Product and Personal Brands: What They Share, What’s Different
While personal and product brands are different, they are not totally separate either. Regardless of your personal brand’s standing in the market in terms of its recognition and associations, the strongest personal brands are often linked in some way to your company’s product or service brand. There are often commonalities—for example, Martha Stewart’s personal style is reflected by the brand promise of her company to lend that style to customers’ home décor, clothing, and other Martha Stewart Living product lines. Richard Branson’s personal brand is reflected in some of the characteristics of the Virgin brand, such as being seen as a game-changer, a challenger of the status quo, and an innovative risk-taker that puts the customer at the heart of everything.
Image via www.marthastewart.com
Generally, product and personal brands are similar in that they stand for something that’s meaningful to their audience, and must be consistent in how they are reflected or presented to the world. Consistency is an important key for both personal and product branding. The more customers experience the same values and emotions through each interaction with you, or your products and services, the more they will trust, expect and value a similar relevant experience every time.
There are several differences between product and personal brands, and the most important is one that’s inherent to the nature of what these brands represent. Product or service brands are created by branding and marketing campaigns, which help to shape customer perceptions. On the other hand, personal brands are a deliberate choice by the person who is that brand.
Image via www.starbucks.com
A cup of Starbucks coffee can’t choose to be a social status symbol, representative of discerning cultural tastes and community responsibility. But Howard Schultz, the CEO of Starbucks, can choose to launch an initiative to create more jobs and encourage entrepreneurs, and kick-start that initiative with a $5 million donation.
Establishing Your Own Personal Brand
One vital realisation in personal branding is that, no matter who you are or how you comport yourself professionally, you already have a personal brand. If you’re known to people in a professional capacity, you have a reputation and a set of expectations that surrounds your involvement—good or bad. And you can allow others to continue establishing your personal brand according to their own perceptions, or you can take control to actively shape, promote, and grow the personal brand you want to project.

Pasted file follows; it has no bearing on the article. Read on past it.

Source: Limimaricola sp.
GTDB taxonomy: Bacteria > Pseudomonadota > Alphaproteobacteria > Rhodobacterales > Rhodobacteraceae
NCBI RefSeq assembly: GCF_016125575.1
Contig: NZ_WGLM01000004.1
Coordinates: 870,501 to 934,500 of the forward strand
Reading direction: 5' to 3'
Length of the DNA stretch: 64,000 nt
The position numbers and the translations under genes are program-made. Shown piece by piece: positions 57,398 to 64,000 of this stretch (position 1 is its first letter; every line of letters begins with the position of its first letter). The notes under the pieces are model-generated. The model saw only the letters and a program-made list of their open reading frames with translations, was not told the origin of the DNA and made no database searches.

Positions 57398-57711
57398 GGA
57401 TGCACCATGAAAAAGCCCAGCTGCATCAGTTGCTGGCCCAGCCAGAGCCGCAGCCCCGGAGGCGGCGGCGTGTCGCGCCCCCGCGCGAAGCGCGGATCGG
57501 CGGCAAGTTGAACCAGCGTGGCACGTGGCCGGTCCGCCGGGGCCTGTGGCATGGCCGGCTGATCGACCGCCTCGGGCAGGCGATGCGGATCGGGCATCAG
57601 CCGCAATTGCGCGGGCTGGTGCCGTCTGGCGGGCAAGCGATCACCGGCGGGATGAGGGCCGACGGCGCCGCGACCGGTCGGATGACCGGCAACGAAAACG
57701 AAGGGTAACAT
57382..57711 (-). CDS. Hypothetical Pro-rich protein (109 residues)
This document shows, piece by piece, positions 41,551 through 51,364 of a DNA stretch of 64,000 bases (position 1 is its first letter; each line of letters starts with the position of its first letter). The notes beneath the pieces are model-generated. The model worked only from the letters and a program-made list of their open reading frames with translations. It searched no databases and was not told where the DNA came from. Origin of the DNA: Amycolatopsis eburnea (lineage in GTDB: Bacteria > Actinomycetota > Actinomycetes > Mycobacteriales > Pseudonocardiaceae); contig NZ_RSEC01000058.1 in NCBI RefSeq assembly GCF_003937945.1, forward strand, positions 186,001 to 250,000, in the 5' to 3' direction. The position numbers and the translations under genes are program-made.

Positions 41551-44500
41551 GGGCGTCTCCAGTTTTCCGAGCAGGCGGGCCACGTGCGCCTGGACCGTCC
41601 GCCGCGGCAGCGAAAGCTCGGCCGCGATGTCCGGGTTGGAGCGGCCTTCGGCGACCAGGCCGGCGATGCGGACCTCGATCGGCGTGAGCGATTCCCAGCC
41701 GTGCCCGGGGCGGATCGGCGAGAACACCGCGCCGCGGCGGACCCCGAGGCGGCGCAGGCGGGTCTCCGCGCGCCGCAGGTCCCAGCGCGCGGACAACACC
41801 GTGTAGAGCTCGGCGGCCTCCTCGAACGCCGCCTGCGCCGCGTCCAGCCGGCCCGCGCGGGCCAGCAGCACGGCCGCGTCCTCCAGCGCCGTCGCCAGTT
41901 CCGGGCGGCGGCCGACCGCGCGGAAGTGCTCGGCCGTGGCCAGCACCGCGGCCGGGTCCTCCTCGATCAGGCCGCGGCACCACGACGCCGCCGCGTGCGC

Sir Richard Branson, founder and CEO of Virgin Group, takes an active role in shaping his personal brand. Branson is widely perceived as pioneering and inventive, which has led to the formation of an array of diverse, yet wildly successful industry groups—from Virgin Records to Virgin Mobile, Virgin Airways, and Virgin Trains. Branson’s business pursuits are continually evolving, and they continue to succeed based on the strength of his personal brand as much as the aggressive effectiveness of his business decisions and the perceived value of the Virgin brand itself.
Building a personal brand involves first defining the perceptions of yourself that you want others to expect, and then remaining consistent in your presentation of those perceptions throughout your professional appearances, both online and in person. Creating central pieces, such as your biography and professional photo, and using them to identify yourself consistently wherever you appear online or in more traditional media are important tools to manage and reinforce your personal brand.
In general, your personal brand won’t require as much research, campaigning, and analysis as your product or service brand—but the effort to shape and maintain personal branding can be highly effective in supporting the growth and success of your product or service brand or indeed your career!
What do you think?
• Is a personal brand important to you as a professional?
• Have you developed a strongly established personal brand? When did you last audit how others perceive your unique personal brand?
• How can you tie your personal brand to your product or service brand and maintain authenticity to yourself?
• What opportunities can you identify to showcase your personal brand?
• Will your personal brand evolve separately from, or in tandem with, your product or service brand?
Feel free to share your thoughts in the comments. We’d love to hear from you!